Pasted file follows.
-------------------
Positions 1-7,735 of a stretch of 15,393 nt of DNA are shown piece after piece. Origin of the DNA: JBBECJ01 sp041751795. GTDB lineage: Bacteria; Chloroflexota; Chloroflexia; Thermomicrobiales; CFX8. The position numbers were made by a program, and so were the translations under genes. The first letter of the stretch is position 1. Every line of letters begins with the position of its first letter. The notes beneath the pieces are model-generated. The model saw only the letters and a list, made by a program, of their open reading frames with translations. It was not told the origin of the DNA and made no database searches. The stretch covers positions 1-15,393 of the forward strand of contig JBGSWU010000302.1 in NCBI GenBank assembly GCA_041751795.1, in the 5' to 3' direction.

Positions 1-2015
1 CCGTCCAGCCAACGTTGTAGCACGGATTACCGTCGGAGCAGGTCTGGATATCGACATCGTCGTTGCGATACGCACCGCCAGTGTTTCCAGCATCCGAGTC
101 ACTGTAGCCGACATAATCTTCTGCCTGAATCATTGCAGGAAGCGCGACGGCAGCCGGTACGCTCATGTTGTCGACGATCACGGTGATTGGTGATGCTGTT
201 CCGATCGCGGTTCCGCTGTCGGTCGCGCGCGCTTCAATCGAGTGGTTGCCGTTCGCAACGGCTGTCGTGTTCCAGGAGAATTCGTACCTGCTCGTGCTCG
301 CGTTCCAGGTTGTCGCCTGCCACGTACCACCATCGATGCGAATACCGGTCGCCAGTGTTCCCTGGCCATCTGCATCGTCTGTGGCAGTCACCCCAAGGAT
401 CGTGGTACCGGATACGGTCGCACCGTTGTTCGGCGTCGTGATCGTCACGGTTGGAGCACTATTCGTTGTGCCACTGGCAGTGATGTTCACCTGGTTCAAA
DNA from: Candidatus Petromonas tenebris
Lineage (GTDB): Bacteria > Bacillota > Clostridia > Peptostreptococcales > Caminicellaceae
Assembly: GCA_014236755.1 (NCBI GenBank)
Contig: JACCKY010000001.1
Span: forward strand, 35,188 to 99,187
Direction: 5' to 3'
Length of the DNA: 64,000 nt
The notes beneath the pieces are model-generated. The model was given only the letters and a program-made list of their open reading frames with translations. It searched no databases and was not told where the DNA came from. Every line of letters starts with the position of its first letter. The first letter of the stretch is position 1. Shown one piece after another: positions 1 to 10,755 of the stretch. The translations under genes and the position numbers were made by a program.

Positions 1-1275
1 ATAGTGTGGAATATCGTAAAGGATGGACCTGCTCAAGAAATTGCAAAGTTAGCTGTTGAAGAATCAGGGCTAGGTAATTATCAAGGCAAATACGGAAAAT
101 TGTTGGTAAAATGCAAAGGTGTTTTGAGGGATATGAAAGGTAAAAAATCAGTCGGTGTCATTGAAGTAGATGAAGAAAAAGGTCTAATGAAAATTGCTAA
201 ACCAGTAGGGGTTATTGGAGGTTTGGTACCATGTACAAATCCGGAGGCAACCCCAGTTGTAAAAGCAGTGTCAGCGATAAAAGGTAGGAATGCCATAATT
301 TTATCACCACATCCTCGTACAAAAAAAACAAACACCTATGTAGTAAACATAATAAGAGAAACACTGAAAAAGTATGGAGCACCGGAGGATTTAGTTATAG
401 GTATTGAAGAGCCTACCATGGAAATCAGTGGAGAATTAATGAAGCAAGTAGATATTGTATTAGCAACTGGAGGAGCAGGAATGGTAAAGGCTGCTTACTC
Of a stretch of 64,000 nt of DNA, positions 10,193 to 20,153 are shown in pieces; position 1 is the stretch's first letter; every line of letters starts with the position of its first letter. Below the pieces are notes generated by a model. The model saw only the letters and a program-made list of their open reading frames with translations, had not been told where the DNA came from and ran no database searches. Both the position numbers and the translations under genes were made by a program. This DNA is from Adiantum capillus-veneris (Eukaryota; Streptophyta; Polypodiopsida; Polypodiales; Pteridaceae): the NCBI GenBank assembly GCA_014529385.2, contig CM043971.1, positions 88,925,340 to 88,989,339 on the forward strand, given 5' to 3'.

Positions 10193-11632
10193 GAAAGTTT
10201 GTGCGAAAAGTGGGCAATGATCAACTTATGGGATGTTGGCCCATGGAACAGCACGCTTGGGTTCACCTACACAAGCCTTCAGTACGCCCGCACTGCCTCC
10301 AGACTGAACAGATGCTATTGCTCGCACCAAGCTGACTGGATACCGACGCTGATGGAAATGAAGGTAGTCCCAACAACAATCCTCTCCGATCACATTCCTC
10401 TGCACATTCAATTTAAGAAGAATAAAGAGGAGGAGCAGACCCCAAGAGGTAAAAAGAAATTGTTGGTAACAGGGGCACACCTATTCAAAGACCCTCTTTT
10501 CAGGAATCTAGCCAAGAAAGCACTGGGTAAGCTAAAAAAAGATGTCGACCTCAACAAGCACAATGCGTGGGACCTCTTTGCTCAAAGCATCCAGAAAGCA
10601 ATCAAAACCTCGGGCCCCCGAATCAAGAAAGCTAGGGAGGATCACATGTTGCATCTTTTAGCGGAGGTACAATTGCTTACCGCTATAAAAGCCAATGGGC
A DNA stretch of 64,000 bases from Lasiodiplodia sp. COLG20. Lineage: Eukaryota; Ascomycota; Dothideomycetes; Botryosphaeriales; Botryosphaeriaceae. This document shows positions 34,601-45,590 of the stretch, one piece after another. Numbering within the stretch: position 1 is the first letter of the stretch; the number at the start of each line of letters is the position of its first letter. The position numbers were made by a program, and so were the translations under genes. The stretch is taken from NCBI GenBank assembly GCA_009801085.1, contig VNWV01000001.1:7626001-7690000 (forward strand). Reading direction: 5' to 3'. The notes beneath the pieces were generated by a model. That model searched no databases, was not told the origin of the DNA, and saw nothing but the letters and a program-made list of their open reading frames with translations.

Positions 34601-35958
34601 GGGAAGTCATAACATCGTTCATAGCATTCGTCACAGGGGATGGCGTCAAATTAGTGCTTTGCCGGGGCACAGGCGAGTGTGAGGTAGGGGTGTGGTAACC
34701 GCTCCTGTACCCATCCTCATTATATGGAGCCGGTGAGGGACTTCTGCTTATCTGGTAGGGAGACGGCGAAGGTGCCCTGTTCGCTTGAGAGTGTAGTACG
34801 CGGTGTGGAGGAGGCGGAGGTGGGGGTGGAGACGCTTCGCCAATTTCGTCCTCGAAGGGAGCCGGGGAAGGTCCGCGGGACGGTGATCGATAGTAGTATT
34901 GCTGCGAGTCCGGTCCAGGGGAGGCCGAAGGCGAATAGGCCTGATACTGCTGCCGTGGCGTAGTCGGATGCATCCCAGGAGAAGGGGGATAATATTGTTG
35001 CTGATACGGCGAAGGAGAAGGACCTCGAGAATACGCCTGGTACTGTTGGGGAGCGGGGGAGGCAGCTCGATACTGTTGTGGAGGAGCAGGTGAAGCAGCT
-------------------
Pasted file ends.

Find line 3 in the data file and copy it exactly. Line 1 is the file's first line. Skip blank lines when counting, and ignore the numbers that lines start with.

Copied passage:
1 CCGTCCAGCCAACGTTGTAGCACGGATTACCGTCGGAGCAGGTCTGGATATCGACATCGTCGTTGCGATACGCACCGCCAGTGTTTCCAGCATCCGAGTC